Kamila Shamsie , Allen & Unwin
Shamsie builds up tension in an intriguing historical novel of a young Japanese woman in Nagasaki facing impending disaster.
Being aware of what is about to happen creates an atmosphere of expectation and dread. While Hiroko Tanaka carries physical scars with her for the rest of her life, all that remains of the German friend, whom she was about to marry, is a black outline on a rock face where he had been walking.
Her hope of bringing her life together lies in joining her friend’s sister, who is married to an English lawyer in India, prior to the granting of independence from British rule.
The separation of cultures and retention of identity during the British Raj and her marriage to a Muslim, leads into recognition that she will never be really accepted in any culture apart from her very own. Her husband had been treated as “only one rung up from a servant”.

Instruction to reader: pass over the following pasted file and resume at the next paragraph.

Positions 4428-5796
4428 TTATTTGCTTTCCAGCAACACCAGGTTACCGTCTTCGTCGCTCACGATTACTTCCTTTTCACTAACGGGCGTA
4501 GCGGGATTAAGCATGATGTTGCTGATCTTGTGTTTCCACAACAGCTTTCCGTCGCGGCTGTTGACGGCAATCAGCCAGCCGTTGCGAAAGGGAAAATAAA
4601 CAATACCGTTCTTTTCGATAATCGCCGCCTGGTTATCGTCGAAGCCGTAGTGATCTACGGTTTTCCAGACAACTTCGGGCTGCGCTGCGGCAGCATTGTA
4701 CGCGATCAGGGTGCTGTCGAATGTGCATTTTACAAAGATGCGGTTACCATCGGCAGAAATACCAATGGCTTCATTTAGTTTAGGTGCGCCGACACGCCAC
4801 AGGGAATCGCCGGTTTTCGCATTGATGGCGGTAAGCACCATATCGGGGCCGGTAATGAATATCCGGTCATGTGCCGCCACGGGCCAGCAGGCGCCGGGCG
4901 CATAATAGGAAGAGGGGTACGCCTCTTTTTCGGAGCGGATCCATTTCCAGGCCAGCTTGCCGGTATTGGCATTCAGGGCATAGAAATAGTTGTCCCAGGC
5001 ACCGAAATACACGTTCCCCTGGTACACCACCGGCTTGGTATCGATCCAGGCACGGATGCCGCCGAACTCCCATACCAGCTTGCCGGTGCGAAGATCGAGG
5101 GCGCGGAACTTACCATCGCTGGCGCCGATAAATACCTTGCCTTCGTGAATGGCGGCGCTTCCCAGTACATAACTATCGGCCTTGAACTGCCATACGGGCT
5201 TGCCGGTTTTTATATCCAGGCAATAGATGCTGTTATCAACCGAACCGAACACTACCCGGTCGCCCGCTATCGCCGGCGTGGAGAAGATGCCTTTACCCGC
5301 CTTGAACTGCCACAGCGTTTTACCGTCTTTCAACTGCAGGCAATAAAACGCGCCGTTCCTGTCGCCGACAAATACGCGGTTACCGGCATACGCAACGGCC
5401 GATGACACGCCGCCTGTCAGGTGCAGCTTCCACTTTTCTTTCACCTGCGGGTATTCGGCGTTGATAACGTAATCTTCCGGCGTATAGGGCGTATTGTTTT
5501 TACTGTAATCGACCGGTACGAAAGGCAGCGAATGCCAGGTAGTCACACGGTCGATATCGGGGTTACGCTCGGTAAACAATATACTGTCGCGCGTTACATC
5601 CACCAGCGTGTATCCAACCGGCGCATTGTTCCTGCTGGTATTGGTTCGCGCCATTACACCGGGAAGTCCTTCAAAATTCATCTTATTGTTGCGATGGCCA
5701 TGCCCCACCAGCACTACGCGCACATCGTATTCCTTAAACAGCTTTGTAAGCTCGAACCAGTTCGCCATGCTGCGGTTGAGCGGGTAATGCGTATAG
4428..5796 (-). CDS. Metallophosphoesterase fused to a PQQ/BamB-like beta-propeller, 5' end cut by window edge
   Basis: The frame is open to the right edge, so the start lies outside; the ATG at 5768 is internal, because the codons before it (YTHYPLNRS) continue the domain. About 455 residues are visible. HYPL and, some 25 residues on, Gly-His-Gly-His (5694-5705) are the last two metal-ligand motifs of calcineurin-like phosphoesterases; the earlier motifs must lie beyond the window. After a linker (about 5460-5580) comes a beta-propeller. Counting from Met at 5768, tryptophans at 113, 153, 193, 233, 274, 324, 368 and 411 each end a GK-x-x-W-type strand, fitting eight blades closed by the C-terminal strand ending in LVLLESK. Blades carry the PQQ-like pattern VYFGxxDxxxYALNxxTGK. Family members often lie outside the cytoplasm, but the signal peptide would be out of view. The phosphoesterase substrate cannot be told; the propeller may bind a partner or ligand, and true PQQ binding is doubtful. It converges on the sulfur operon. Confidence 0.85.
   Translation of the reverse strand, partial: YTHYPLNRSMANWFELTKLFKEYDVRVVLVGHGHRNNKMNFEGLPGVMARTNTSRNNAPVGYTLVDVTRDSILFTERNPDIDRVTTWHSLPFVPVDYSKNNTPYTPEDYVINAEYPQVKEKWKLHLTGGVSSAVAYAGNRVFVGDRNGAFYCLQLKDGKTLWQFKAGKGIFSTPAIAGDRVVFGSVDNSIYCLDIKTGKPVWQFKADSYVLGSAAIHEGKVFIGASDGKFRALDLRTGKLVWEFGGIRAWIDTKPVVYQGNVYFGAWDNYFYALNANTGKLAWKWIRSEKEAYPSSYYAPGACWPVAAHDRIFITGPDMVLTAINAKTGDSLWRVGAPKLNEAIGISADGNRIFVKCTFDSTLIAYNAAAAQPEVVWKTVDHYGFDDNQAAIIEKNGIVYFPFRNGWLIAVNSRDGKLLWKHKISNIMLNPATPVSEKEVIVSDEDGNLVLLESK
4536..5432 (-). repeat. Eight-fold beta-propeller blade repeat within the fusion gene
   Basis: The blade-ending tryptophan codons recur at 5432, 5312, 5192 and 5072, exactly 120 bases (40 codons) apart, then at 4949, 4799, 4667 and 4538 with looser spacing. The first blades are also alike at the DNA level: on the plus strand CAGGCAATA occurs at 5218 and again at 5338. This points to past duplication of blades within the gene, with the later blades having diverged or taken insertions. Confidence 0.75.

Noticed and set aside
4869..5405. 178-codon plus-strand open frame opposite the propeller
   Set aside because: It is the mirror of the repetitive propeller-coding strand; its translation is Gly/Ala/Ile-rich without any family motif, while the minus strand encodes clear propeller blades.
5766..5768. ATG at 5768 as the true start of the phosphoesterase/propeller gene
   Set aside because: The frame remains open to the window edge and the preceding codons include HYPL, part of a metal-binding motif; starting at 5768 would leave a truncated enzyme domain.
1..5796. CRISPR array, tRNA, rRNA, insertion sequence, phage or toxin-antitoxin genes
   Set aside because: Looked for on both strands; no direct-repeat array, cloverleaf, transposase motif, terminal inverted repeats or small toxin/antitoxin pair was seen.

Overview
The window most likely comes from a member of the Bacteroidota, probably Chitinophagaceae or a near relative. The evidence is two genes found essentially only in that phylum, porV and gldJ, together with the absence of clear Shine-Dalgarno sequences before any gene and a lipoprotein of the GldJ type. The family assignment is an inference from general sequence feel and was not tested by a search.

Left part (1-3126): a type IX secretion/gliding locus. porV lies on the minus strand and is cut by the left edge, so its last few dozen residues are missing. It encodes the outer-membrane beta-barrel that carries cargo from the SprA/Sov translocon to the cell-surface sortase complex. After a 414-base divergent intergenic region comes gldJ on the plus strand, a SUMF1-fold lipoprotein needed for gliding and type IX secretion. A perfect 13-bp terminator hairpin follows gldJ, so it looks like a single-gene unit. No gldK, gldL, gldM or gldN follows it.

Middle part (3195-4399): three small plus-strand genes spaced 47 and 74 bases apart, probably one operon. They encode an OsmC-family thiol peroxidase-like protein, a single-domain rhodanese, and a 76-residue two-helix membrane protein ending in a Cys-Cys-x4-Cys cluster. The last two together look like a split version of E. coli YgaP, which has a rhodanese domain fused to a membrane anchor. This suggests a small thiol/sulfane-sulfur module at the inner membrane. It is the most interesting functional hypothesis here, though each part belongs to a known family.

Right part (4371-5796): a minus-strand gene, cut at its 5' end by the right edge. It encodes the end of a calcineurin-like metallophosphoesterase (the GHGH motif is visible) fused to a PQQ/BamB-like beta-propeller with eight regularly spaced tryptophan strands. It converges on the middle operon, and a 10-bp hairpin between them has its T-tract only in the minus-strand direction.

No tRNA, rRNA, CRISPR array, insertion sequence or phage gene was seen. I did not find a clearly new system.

She confesses, “I want the world to stop being such a terrible place.” Her only son is drawn into the battle between the Mujahedeen and the Soviets and is unable to reconnect with his mother when betrayed to the American CIA.
As old wars are usurped by new conflicts there seems no hope as “we make a desolation and call it peace”.
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